A 10-year-old girl with left eye ptosis, diplopia, and ataxic gait was transferred from the emergency department to the strabismus outpatient clinic. The patient had no documented systemic condition. She exhibited right head tilt. Margin reflex distance was 5 mm and 3 mm and best corrected visual acuity was 20/25 and 20/32 in the right and left eyes, respectively. She had 14 PD left hypotropia and 8 PD left exotropia. All ocular movements were -4 limited except abduction (Figure 1). Her pupils were anisocoric and the direct light reflex was weak in the left eye. Fundus examination was normal. The patient was diagnosed with left cranial third nerve palsy and MRI revealed an acute infarction in the left paramedian of the mesencephalon. Incomplete Behçet’s disease was suspected.

Case 9

A 10-year-old girl with precocious puberty presented to the emergency department due to double vision lasting 10 days. The patient exhibited a 20° face turn to the left and had 25 PD left esotropia. Ocular movements were -2 limited in abduction bilaterally. Dilated examination of the fundus revealed stage 3 papilledema. The patient had bilateral sixth cranial nerve palsy. She was diagnosed with pseudotumor cerebri following a detailed neurological examination.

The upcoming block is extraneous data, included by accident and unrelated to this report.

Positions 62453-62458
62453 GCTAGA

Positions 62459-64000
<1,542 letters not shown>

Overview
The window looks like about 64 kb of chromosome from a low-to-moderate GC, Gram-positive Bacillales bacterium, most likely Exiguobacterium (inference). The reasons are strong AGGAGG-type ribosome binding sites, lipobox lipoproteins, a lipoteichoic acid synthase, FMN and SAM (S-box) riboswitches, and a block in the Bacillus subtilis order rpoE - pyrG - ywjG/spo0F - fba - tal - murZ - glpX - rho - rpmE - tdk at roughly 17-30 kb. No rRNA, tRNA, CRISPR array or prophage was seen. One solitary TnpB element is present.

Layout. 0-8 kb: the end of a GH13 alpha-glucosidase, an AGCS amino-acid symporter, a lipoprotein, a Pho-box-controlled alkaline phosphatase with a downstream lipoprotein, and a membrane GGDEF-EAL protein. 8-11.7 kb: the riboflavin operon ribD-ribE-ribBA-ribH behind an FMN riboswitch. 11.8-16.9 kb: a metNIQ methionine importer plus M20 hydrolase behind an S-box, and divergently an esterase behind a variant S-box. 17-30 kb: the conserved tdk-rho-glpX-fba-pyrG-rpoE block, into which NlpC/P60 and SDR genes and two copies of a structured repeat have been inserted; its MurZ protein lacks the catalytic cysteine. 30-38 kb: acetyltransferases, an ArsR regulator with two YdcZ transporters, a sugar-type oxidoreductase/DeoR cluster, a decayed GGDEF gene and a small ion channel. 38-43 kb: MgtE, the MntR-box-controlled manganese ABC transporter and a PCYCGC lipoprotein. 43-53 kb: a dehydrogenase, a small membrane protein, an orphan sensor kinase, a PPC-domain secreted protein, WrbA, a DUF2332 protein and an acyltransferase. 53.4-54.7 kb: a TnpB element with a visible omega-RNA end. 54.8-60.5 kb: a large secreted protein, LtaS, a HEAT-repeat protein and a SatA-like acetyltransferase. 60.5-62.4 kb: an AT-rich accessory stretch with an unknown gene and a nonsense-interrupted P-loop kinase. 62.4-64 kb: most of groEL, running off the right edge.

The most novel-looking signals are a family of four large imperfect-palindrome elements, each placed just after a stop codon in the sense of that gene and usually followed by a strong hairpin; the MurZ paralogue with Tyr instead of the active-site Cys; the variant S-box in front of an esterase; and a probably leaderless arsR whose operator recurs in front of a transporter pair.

Case 10

A 15-year-old previously healthy adolescent boy was referred from the emergency department to the outpatient strabismus clinic with a 10-day history of diplopia, loss of balance, nausea, and numbness in the mouth. Best corrected visual acuity was 20/20 in both eyes. He had 30 PD right exotropia and 20 PD hypertropia. With the exception of abduction and depression, all eye movements were -4 limited (Figure 2). He was diplopic in all quadrants except left and down gaze. No convergence was observed in the right eye. The pupils were anisocoric. Relative afferent pupillary defect was observed in the right eye. The structures of the anterior segment and the fundus were normal. The patient had right cranial third and fourth nerve palsy and MRI showed acute mesencephalon and pons infarction. Neuro-Behçet’s disease was suspected in the etiology of the patient’s central nervous system vasculitis.